Even within support services sex, sexuality and kink is not a topic that is spoken about positively and is avoided in support groups. It is often assumed many of us will not want sex or feel sexual after rape. Although this can unquestionably be true for some, many – ourselves included – feel that sex is so opposite to rape that having consentual, exciting, loving sex is not triggering at all and in fact is an incredibly important part of healing and building resilience. For us it is the stereotypes and associations of the two being linked by the criminal justice system, within our language, within the media and support services that has created these dangerous ideas and attitudes around rape survivors and how we view our sex lives. 
 
We need to normalise the idea that survivors (and everyone) can enjoy sex, pleasure, erotica and kink, can be sex workers and strippers, can enjoy having lots of sex with multiple partners, can have casual sex or sex with their partner and can enjoy porn or work in porn. We can also be asexual or not want sex and it have nothing to do with our trauma. We are not suggesting that nobody experiences triggers through sex after rape, but we need to start showing that it is also possible and normal not to. At the moment the narrative is that of a “broken” survivor who shouldn’t want to have sex and the “perfect victim” by society’s standards is someone who previously didn’t engage in any sex or enjoy it even with their partner/s!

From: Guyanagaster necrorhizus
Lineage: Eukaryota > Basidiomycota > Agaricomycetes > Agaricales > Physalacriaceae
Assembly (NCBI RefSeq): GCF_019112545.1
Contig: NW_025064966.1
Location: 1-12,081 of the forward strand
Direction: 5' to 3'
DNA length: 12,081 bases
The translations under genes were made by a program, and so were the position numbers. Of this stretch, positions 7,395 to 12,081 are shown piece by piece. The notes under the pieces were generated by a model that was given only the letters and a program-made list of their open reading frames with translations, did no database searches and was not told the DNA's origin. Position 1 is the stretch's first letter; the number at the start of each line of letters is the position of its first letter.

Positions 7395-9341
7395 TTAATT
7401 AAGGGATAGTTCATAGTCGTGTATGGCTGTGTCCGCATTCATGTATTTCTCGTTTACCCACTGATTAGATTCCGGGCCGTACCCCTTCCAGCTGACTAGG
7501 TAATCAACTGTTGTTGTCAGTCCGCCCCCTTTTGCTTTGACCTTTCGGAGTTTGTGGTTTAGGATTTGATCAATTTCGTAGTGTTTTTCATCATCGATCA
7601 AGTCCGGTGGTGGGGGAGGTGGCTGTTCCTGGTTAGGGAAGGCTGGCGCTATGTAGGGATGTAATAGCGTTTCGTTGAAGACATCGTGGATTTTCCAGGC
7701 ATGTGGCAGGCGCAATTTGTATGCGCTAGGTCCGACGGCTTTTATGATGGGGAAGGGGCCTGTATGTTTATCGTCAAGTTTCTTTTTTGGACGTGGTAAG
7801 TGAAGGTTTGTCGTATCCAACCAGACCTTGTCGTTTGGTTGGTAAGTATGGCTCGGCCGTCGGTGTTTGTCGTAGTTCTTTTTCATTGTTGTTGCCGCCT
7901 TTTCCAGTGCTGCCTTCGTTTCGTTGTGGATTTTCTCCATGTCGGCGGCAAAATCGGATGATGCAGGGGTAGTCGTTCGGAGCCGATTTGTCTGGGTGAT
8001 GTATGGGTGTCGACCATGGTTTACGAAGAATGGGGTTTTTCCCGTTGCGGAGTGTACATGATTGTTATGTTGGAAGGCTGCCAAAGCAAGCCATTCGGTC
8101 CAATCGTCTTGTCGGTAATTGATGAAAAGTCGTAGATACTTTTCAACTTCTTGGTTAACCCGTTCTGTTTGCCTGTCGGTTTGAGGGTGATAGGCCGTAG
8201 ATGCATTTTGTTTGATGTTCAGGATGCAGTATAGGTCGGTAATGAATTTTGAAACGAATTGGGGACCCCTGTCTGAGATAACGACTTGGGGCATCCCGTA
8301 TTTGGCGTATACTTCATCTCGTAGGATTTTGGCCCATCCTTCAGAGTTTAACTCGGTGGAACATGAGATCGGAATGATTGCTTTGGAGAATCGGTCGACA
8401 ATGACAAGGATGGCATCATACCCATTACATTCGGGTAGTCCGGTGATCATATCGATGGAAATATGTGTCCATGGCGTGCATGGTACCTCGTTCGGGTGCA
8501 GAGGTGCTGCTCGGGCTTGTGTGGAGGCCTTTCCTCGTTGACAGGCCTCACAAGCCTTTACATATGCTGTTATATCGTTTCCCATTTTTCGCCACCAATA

There is also a lot of misplaced blame and misconceptions that comes from women’s organisations and feminist groups who feel sexual objectification of womxn, porn and sex work is wrong. We both used to share this view when we were younger. We believed womxn were harmed through images of womxn as sexual objects, through how womxn are represented within porn and through how womxn are expected to perform within sex work.